The past year has presented all kinds of novel situations for students, teachers and parents alike. As schools have adapted and risen to the challenge of what gets taught, how it is delivered, and the means by which it is assessed, learning during the COVID-19 pandemic has exposed underlying educational structures that should be reconsidered as we return to school this fall.
As teachers changed contact time and delivery methods to work with students this school year, schools identified what core understandings and competencies were needed from students. This gave teachers an opportunity to think holistically about what their students needed to know and show. Thinking broader about curriculum allows for integration with other teachers and relevant outcomes.
Remote education forced technology to become an integrated part of the learning experience. Uneven teacher expertise and intermittent student access exposed a large gap in school readiness. The opportunity with educational technology is to create new kinds of learning opportunities. Remote field trips, shared online creative projects, 24/7 collaboration and support are all examples of innovation.
Schools have risen to the challenge by putting more technology into students’ hands at school and home. Teachers have sharpened their technology skills to support learning and building classroom communities virtually.
Stress, trauma, anxiety were just some of the emotions teachers and students experienced. There was a renewed emphasis on building a positive classroom culture and relationships to provide safe, nurturing environments. Student care became a starting point for teachers and students. Schools recognized the importance of being connected and found that technology could assist in building relationships and bringing groups together in new ways. When school is a safe, nurturing place, learning is more powerful.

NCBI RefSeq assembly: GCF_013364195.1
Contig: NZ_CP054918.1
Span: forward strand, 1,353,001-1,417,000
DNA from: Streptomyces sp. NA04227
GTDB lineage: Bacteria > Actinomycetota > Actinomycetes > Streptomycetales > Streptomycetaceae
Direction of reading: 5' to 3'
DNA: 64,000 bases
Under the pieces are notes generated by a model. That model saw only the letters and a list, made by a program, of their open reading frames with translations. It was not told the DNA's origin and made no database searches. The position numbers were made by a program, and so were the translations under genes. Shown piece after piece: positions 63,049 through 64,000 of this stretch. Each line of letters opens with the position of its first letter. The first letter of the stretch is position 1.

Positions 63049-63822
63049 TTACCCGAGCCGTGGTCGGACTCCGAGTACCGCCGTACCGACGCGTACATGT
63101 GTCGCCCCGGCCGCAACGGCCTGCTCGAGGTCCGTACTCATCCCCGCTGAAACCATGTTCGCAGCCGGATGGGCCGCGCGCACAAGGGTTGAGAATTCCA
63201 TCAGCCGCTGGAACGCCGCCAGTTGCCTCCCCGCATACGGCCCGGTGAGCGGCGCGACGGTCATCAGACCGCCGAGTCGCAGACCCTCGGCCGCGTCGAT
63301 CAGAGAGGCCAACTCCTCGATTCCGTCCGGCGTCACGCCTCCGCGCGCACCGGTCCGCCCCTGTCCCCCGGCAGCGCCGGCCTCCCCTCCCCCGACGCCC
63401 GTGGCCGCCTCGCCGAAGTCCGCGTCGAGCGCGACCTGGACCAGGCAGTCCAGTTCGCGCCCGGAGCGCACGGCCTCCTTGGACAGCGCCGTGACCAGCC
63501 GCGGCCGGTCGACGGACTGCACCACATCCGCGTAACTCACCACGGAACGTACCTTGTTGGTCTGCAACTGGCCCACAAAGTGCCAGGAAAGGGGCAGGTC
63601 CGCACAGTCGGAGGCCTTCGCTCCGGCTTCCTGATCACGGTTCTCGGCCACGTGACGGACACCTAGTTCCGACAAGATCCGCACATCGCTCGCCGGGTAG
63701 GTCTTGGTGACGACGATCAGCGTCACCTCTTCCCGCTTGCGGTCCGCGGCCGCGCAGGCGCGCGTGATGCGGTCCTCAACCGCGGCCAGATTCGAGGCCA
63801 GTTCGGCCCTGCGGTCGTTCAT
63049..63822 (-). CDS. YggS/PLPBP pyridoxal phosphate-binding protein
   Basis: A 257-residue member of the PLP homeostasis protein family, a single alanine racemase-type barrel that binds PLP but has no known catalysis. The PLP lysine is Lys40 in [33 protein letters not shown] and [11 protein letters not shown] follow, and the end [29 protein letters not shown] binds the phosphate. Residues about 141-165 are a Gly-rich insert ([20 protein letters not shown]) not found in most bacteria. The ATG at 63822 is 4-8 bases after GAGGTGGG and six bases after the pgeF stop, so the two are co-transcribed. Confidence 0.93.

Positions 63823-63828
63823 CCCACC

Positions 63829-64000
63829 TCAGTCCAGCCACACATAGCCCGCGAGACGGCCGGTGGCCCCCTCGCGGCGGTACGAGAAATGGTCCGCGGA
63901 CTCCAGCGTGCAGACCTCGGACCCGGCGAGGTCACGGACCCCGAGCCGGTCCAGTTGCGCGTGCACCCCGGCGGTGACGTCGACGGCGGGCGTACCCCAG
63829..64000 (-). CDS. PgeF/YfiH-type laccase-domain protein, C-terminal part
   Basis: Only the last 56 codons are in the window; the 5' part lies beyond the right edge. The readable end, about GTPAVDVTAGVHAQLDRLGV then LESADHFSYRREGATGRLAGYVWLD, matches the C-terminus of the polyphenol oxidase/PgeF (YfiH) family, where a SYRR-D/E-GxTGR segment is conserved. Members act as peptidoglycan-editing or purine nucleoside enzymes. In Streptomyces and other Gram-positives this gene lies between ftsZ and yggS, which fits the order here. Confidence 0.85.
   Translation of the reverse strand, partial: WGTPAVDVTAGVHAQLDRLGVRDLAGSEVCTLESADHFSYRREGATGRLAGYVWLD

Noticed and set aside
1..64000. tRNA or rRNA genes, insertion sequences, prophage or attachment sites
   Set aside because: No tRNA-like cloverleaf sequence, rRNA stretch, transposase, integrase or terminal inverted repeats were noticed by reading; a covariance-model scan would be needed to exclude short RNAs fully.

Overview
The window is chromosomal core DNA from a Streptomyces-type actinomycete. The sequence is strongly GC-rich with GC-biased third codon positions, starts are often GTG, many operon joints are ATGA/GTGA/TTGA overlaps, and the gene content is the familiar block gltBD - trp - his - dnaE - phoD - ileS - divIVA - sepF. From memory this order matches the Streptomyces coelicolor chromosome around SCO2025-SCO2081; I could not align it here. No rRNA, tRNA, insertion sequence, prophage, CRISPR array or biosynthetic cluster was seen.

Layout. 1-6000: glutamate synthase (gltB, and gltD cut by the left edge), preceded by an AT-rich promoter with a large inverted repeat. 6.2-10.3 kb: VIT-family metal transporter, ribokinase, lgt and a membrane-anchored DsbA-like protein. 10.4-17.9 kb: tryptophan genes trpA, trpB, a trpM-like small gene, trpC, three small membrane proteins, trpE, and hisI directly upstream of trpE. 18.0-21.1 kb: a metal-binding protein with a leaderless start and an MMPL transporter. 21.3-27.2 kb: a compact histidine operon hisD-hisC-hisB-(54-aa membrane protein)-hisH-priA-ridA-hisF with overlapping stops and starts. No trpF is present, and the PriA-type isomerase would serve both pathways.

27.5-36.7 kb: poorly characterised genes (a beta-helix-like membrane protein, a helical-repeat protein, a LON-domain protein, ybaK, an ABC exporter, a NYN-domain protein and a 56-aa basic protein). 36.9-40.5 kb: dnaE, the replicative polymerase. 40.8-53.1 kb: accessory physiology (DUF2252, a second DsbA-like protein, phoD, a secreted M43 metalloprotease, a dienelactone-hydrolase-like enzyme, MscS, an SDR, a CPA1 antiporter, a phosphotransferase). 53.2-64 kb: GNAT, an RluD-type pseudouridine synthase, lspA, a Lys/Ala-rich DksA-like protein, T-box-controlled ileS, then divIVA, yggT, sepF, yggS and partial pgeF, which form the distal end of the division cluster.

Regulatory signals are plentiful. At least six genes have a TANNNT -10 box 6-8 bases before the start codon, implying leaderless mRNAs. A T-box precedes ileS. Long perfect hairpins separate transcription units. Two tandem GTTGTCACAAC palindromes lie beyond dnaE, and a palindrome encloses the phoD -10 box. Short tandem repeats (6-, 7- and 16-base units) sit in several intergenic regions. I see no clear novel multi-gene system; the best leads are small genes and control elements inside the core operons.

When school campuses closed, students from different ZIP codes had very different experiences in support and access to resources and learning. Schools and organizations rallied to get technology and internet access to these communities and into the hands of students to connect them to teachers and peers.
Although we still haven’t reached equity in access to learning, there are many efforts that are shrinking the gap between the haves and have-nots. The Federal Communications Commission initiative to put $16 billion into schools to “leverage funding to best help students learning from home during the ongoing COVID-19 pandemic” will go a long way in this effort (April 2021).
Gallup engagement surveys have shown repeatedly that a majority of students are not engaged in learning. This is a moment to find new and authentic ways to reach students, whether they are remote or face-to-face.
Inquiry/project/place-based learning teachers use deeper learning competencies to reach students through challenging, exciting work. The six competencies of Content Mastery, Effective Communication, Critical Thinking, Collaboration, Self-Directed Learning and Academic Mindset should be leveraged as a framework when designing curriculum for fall learning.
Lucas Foundation research documented learning gains at all levels — elementary to AP classes — when deeper learning principles were central to student experience. Doing deeper learning work isn’t just engaging, it prepares students for colleges, careers and citizenship.
As we return to school campuses this fall, let’s take these vital lessons to heart.
The state Department of Education’s strategic plan focuses on Teacher Collaboration, School Design and Student Voice. We have the opportunity to support teachers so that we don’t go back to “normal,” but instead leverage the collective experience of what worked and amplify it.